Eastbound

By: Holly Vanderhaar

The travel fund has gotten a jump-start, though not quite in the way I was expecting. I found out about ten days ago that I’ve been awarded a grant that I applied for last fall. I asked for money to take a two-week research trip to northeastern Massachusetts, and then an additional sum to meet expenses so I can take two months off to work on a draft of a book. I explained in my application that it was virtually impossible for me, a single mother and the only breadwinner, to find the time and space to write.

I’ll be researching one of my ancestors, Hannah Martin. Her mother died when Hannah was about two years old, and her father remarried soon after, to Susanna North. Childbirth-related death was all too common in the 17th century, and children were often raised by a stepmother, or a succession of them. It’s one of the reasons wicked stepmothers figure so prominently in the fairy tales. But here’s the thing: Hannah’s stepmother really was a witch—or at least that’s what the magistrates of Salem Village believed, because Susanna Martin was one of the 20 people who died as a result of the Salem witch trials of 1692.

I’m taking my daughters with me on the research trip. I hope that seeing me actively giving of myself to a project that I’m passionate about, a project that’s meaningful, will make an impression. I hope it sparks an interest in history, the history of our family as well as the history of this country (for better or worse). And they will be nine years old when we take this trip, the same age as Betty Parris, the minister’s daughter whose unexplained fits kicked off the search for an explanation, a search that ended, for many, with the hangman’s noose.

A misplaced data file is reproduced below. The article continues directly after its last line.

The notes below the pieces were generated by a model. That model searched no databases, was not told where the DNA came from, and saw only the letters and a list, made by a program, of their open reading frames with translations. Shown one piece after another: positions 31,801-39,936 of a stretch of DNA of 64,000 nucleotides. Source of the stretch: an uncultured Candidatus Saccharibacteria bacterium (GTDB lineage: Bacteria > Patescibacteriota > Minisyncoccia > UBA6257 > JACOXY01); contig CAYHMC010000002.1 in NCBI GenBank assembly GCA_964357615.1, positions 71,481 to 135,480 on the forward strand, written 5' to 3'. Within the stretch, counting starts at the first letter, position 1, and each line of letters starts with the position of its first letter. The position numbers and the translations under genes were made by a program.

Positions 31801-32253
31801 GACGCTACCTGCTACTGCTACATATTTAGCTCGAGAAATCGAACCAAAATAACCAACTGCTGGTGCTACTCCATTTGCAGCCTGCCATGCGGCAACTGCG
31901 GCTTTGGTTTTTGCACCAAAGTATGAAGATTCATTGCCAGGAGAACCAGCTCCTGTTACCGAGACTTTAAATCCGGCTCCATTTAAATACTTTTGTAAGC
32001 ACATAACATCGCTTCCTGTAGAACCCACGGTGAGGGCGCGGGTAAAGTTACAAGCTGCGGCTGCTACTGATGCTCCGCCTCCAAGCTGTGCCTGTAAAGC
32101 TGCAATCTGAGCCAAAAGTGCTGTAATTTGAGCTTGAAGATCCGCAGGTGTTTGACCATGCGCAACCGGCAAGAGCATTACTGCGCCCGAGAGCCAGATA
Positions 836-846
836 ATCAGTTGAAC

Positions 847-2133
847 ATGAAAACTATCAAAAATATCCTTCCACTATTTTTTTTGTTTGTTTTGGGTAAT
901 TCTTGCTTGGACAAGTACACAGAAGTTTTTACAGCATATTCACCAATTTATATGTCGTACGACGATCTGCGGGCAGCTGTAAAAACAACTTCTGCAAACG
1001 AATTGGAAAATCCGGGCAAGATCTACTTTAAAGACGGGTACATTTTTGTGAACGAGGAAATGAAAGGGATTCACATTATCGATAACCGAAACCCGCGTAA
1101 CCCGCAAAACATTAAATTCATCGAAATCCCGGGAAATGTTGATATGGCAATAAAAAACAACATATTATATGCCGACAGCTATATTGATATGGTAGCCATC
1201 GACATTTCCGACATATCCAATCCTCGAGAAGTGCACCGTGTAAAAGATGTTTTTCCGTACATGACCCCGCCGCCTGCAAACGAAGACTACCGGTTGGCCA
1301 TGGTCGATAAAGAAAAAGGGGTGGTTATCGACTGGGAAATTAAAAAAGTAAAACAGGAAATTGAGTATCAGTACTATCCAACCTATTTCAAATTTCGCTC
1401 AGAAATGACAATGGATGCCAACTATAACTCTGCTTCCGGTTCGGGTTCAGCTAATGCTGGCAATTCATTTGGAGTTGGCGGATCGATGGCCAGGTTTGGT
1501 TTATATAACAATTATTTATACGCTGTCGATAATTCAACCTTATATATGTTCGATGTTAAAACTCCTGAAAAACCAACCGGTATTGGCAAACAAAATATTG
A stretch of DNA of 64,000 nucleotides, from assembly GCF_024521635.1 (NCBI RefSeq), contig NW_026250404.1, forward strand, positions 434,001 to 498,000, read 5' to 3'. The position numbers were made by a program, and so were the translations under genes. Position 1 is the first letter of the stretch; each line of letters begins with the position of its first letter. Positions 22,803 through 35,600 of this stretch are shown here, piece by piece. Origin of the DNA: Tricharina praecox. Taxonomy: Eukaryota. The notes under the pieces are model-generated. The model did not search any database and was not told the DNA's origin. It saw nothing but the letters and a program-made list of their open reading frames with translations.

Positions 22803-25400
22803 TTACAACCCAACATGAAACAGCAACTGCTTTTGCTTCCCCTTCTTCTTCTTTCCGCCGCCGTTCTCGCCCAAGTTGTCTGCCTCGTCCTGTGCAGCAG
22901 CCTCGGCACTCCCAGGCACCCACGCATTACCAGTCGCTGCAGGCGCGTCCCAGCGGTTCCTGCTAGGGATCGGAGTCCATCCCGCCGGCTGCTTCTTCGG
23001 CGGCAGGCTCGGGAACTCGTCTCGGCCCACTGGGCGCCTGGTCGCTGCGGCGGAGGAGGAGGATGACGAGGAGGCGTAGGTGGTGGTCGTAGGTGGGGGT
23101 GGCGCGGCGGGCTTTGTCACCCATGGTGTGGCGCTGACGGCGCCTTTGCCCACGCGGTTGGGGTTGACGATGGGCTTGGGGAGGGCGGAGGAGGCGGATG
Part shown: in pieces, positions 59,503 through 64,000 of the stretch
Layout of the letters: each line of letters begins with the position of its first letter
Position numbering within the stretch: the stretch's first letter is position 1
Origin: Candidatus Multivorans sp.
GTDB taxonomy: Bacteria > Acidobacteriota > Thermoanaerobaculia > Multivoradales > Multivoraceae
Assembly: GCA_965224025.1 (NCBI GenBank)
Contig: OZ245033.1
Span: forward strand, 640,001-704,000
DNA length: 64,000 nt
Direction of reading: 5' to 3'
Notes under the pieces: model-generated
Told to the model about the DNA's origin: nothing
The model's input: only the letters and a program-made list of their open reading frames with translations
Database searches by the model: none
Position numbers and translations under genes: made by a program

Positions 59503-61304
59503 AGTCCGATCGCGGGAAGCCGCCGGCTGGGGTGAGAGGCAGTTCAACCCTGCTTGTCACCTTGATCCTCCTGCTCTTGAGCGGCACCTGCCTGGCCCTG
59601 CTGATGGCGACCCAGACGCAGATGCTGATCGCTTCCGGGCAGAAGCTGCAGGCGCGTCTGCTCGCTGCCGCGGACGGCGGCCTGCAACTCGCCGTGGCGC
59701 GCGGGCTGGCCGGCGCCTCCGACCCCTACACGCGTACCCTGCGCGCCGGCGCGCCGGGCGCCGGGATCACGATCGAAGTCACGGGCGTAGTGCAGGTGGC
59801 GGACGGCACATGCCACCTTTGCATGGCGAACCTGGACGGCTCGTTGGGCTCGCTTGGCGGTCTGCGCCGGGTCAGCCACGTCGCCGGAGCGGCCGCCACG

I’m sure I’ll be talking about this project a lot in the coming months, and I hope you’ll bear with me. I realize that, on the surface, it doesn’t seem to have much to do with a 21st-century “alternative” family website. But there are themes in Susanna’s story which are, unfortunately, all too timeless. Questions like, “What happens to women who refuse to play by the rules?” and “What is the price of speaking up when you see injustice taking place around you?” and “What is the legacy that we pass down to our daughters?” are central to the book I want to write, whether it ends up a work of historical fiction or a collection of personal essays.

One of the requirements for this particular grant is a public component, and because the witch hysteria centered on girls (the chief accusers) and women (the lion’s share of the victims), against a backdrop of religious intolerance, I proposed to hold a reading of excerpts from the book to benefit a women’s charity. I also want to involve the religious community in some way. It’s a small thing, but I hope it’s a meaningful thing.

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Holly V

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